If a French speaker claims to be “reaped” or “reaped like the wheat,” it does not mean that someone has gone after him with a sickle: it is more indicative of a lack of money (a savvy French translation would be: one lacks bread). Contemporaneously speaking, today, to find many Frenchmen who know how to reap is a rarity, but everyone knows what it is to be broke.
Let us assume that one day you are eating in a chic Paris café and suddenly, the diner at the table in front of yours shouts out, “The cow, this meal is really great!” If you turn around, will you not see a herd wandering down the Champs-Élysées? Of course not, because you know that “the cow” is an expression indicative of pleasure, just like saying “fantastic.” How is it that an animal became an interjection – one must imagine that it originated from somewhere in a world where cows were a common sight and associated with food and hunger.
Another popular but misinterpreted bovine idiom often used in French is the adverb “cowly”, which means “very” or “extremely.” The French usage of it in common linguistic terms is to say, “I found the film cowly good,” even if there is not a single cow in the movie. The origin of this term is not agricultural, but more a corruption of the word “vastement,” a literary adverb that means “greatly.”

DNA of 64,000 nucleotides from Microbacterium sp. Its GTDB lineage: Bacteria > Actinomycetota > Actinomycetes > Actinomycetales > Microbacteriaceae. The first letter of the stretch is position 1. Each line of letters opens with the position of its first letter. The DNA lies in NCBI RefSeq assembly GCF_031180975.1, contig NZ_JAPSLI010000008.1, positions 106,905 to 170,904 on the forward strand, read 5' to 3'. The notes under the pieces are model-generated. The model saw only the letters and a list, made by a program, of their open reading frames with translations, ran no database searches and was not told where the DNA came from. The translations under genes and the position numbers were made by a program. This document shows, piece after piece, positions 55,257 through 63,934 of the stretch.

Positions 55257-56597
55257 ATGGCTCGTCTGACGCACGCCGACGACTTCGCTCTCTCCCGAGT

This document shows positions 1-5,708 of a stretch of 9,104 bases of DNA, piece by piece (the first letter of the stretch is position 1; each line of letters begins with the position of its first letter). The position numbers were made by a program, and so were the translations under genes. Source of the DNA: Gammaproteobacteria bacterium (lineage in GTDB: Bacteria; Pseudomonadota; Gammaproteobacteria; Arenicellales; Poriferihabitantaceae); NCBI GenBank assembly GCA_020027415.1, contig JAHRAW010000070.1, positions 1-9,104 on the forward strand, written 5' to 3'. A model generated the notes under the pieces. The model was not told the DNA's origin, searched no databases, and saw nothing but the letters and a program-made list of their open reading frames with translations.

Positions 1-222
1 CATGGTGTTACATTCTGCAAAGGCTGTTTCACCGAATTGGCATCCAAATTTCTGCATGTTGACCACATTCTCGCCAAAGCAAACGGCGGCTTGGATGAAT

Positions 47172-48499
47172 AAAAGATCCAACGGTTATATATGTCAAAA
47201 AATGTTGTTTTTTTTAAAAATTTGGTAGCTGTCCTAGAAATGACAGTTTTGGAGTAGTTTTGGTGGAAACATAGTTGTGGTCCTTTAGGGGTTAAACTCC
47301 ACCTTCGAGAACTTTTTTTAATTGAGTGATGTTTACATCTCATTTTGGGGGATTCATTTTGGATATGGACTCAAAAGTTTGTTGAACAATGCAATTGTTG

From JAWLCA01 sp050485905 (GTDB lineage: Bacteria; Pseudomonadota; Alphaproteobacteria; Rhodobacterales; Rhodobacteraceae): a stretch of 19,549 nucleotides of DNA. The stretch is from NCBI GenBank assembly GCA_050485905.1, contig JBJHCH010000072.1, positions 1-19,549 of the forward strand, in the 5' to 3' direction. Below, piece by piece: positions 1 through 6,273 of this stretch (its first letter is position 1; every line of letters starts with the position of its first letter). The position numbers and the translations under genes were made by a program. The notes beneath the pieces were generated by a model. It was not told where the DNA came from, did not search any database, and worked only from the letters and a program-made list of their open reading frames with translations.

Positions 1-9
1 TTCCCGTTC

Countless languages often have words referring to food becoming terms of endearments. In English, we often use words that bring to mind sweet foods. In some parts of the United States, people are called “sugar.” In French, endearments are often more down to earth. One might call a loved one “my little cabbage” it does not translate so fantastic in English but it makes the point. A very nice and obliging person could be called “a cabbage,” as in the example, “Please be a dear and get me a cup of tea.” Would a city-dweller have created such an endearment or is it more from the countryside. So obviously, treat like a compliment as well.